Improving the Mechanical Properties of Cold Rolled Asphalt Containing Cement Utilising by Product Material

  • A. Al-Hdabi
  • H. Al Nageim
  • F. Ruddock
  • L. Seton
Conference paper


Reduction of hot asphalt mixtures for the usage and development of sustainable supplementary Cold Asphalt Mixtures (CAM) for the construction of road and highway surface layers is a hot subject for researchers around the world. This will cover many advantages in terms of: environment impact, cost effectiveness and energy saving.

The aim of this study is to enhance the properties of a gap graded Cold Rolled Asphalt (CRA) containing cement as filler by addition of a by-product material as an activator. Ordinary Portland cement was added to the cold rolled asphalt as a replacement for the conventional mineral filler (0100 %), while a by-product material represents Liverpool John Moores University Additive (LJMUA) was added to the whole mix in the range from 0 to 3 % by total mass of aggregate. Laboratory tests included stiffness modulus and uniaxial creep test as indicators to the mechanical properties.

The study concluded that there is a considerable improvement in the mechanical properties from the addition of LJMUA to the CRA containing cement especially for the early life stiffness modulus that is the main disadvantage of the cold mixtures.


Creep stiffness Stiffness modulus By product material Cold asphalt mixture 


  1. 1.
    Nichollas, J. C. (2004) Asphalt Surfacings. Taylor and Francis e-Library.Google Scholar
  2. 2.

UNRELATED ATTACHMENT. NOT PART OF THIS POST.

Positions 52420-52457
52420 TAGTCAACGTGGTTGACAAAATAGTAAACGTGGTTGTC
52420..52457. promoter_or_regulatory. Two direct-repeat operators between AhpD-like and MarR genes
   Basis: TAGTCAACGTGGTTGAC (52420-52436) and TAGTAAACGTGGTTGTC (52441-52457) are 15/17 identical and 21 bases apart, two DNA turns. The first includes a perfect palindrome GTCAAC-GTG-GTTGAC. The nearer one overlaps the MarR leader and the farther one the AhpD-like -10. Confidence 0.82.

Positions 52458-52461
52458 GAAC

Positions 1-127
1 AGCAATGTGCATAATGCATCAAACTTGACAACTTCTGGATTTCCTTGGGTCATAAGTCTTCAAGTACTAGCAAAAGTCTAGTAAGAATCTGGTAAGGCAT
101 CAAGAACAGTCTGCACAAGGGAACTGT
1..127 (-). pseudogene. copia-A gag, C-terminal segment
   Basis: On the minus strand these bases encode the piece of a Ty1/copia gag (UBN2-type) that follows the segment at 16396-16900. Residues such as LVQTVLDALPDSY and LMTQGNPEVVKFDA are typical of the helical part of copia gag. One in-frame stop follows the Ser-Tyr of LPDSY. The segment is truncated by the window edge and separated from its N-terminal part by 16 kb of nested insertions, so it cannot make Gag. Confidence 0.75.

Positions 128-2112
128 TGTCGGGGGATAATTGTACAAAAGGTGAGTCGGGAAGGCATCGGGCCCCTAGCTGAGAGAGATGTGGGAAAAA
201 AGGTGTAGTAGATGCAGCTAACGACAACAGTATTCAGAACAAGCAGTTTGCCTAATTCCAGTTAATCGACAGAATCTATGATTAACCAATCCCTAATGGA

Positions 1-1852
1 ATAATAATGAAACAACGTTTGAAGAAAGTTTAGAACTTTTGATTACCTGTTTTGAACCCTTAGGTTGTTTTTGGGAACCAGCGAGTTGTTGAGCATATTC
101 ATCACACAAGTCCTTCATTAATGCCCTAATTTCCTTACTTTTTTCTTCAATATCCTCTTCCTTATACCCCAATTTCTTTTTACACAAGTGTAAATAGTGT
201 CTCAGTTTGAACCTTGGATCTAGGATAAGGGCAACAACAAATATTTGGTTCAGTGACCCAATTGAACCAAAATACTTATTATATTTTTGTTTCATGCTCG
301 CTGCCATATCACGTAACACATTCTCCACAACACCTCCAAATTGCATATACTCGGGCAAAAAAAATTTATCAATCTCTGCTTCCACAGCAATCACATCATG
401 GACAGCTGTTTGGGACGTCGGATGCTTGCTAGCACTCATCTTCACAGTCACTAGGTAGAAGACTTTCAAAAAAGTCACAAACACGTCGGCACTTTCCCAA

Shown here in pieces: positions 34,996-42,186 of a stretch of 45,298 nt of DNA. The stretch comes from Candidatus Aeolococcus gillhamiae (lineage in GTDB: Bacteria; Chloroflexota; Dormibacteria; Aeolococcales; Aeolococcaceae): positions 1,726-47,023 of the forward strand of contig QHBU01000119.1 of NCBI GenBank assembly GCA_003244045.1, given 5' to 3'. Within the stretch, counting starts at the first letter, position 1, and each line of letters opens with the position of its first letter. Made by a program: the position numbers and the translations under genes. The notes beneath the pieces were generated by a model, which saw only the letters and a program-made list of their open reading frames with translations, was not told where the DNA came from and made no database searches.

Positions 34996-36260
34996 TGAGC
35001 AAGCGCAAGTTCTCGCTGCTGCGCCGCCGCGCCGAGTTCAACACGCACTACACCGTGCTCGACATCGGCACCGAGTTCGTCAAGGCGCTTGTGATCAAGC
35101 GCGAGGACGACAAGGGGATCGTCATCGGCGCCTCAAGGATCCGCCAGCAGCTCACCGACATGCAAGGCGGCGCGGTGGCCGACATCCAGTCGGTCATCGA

Thanaya, I. N. A. (2003). Improving the Performance of Cold Bituminous Emulsion Mixtures (CBEMs) Incorporating waste Materials. UK: University of Leeds.Google Scholar
  3. 3.
    Leech, D. (1994). Cold Bituminous Materials for Use in the Structural layers of Roads, in Traspotation Research laboratory, Project Report 75, Uk.Google Scholar
  4. 4.
    Head, R. W. (1974). An informal report of cold mix research using emulsified asphalt as a binder. In Association of Asphalt Paving Technologists Proceeding (AAPT).Google Scholar
  5. 5.
    Li, G., Zhao, Y., Pang, S., & Huang, W. (1998). Experimental study of Cement-Asphalt Emulsion Composite. Cement Concrete Research, 28(5).Google Scholar
  6. 6.
    Wang, Z. S., & Sha, A. (2010). Micro hardness of interface between cement asphalt emulsion mastics and aggregates. Journal of Materials and Structures, 43, 453–461.CrossRefGoogle Scholar
  7. 7.
    British, Standard Institution (1997). BS EN 933-Part 1: Determination of partical size distribution-sieving method-Test for Geometrical Properties of Aggregate. London, UK.Google Scholar
  8. 8.
    British, Standard Institution (2006). BS EN 13108: Part 4. Bituminous Mixtures Materials specification-Hot Rolled Asphalt. London, UK.Google Scholar
  9. 9.
    Asphalt Institute. (1989). Asphalt Cold Mix Manual, manual series No.14 (MS-14), Maryland, USA.Google Scholar
  10. 10.
    British, Standard Institution (2010). BS 594987: Asphalt for Roads and Other Paved Areas-Spacefication for Transport, Laying, Compaction and Type Testing Protocols. London, UK.Google Scholar
  11. 11.
    Jerkins, K. (2000). Mix design consedration s for cold and half-warm bitumious mixes with emphasis on foamed asphalt. University of Stellenbosch.Google Scholar
  12. 12.
    British, Standard Institution (2004). BS EN 12697: Part 26. Bitumenous Mixtures-Test Methods for Hot Mix Asphalt- Stiffness. London, UK.Google Scholar
  13. 13.
    British, Standard Institution (2005). Bituminous mixtures Test methods for hot mix asphalt -Part 25: Cyclic compression test. London, UK.Google Scholar

Copyright information

© Springer International Publishing Switzerland 2014

Authors and Affiliations

  • A. Al-Hdabi
    • 1
  • H. Al Nageim
    • 1
  • F. Ruddock
    • 1
  • L. Seton
    • 2
  1. 1.School of Built EnvironmentLiverpool John Moores UniversityLiverpoolUK
  2. 2.School of Pharmacy and Bimolecular ScienceLiverpool John Moores UniversityLiverpoolUK

Personalised recommendations